Reputation Management Panel with Wichita Business Journal
Great News–I’ve agreed to present at the Wichita Business Journal’s upcoming panel discussion about reputation management and how it can impact the bottom line. Presenting with me (pictured above from left to right) will be the Arnold Group’s Emily E. Cox, Value Place’s Sean Amore, and Lee Media Group’s Morgan Plummer. Set to take place at the Kansas Leadership Center bright and early on Monday, June 22, the event will begin with a networking breakfast and then the discussion will begin with each panelist giving a 10-15 minute presentation about their experiences with reputation management and offering suggested best practices for success.
Naturally, I agree that businesses should fully utilize the reputation management resources at their disposal, but they generally do so out of fear–Fear of lost business, fear of rumors, fear of ill behaved employees–and that’s just where the review platforms want them to be. Instead of being afraid, I try to encourage business leaders to exercise the power they have to shape their own reality. Businesses do not just have to be reactive, simply moving from one crisis to another. Instead, cultivating an online review presence can and should fit into your overall digital marketing strategy. Are customers mentioning your employees by name? Are those employees then empowered to share their rave reviews with prospective customers? Different industries call for different techniques, but too often “online reviews” are thought to be the responsibility of the digital marketing manager and no one else, when the truth is every one of your employees shapes customer experience.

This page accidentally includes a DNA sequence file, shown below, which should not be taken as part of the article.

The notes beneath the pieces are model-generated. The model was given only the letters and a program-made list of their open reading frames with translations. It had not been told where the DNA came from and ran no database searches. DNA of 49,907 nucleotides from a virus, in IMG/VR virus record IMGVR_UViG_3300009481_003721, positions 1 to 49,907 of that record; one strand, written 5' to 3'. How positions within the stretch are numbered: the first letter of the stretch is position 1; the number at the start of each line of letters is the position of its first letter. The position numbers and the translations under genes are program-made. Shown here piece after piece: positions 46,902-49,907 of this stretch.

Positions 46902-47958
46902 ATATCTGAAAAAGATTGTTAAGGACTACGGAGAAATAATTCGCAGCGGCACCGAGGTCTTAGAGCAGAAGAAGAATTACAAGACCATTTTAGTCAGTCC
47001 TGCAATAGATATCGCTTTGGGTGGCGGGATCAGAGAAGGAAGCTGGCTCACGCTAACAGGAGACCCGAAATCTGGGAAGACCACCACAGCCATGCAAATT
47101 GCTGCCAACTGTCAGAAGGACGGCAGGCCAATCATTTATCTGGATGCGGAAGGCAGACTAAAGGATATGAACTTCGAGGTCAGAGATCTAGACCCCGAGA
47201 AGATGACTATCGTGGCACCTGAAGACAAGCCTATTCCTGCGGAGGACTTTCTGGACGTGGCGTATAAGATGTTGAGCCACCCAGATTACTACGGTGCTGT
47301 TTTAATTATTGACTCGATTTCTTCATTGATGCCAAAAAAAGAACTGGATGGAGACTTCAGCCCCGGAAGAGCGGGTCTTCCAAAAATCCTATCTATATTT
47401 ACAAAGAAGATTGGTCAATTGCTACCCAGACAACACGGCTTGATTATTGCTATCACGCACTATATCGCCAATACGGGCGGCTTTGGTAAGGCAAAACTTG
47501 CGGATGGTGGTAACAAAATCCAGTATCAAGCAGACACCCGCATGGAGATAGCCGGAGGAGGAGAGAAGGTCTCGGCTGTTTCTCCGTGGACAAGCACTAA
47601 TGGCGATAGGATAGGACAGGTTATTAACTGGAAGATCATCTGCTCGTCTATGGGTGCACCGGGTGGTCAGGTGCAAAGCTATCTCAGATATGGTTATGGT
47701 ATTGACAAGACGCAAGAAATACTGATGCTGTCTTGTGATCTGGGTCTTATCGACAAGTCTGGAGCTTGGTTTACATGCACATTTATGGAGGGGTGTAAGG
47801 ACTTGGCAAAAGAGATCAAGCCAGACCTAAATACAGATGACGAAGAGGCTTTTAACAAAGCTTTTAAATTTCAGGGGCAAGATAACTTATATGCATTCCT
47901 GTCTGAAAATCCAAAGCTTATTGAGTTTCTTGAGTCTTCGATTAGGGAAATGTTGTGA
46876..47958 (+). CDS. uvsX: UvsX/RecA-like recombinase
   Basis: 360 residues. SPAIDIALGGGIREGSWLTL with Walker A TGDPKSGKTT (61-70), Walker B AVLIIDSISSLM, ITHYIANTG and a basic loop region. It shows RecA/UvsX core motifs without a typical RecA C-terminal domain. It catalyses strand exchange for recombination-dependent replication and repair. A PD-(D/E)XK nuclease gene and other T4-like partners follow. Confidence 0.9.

Also, it should be noted that online review platforms should not be immune to your criticism. Here’s an article I wrote that explains why I did not feel that Yelp advertising was a good value, which has been linked to and referenced extensively in the automotive space. In response to this article, representatives from Yelp have reached out to me on several occasions to explain the changes they’ve made to their ad packages, which goes to show that these companies are made up of people who just might also be listening to what you have to say. During the “reviewocalypse” of 2012, I even helped lead the charge against Google for deleting over 400 of our positive reviews with no explanation or apology. We even made the front page of Automotive News for that, and I received phone calls from business owners in all sorts of industries for months afterward, looking for resources and advice.
Remember–your business has a voice. Use it.
Reputation management is one of the great equalizers of the online realm. It can make a national brand feel local when handled poorly, and it can make a small brand feel global when done well.
If you’d like to chat about your reputation management strategy, I’d love to hear from you. Give me a call directly at 316-530-2512 and let’s chat. You might be surprised at how, by applying the same amount of energy just a little bit differently, you’ll go from simply reacting to intentionally creating enthusiastic, loyal customers one magic moment at a time.
I’ll be posting details as they develop, but in the meantime, follow WBJ Reporter Emily Behlmann on Twitter @ICTBizEmily for updates about what’s hot on the Wichita entrepreneurship and tech scenes. She does fantastic work for our community, and no doubt she’ll be tweeting extensively about this panel discussion and the 40 Under 40 Celebration coming up on July 1.
— Emily Behlmann (@ICTBizEmily) May 12, 2015
Keep breaking those curves,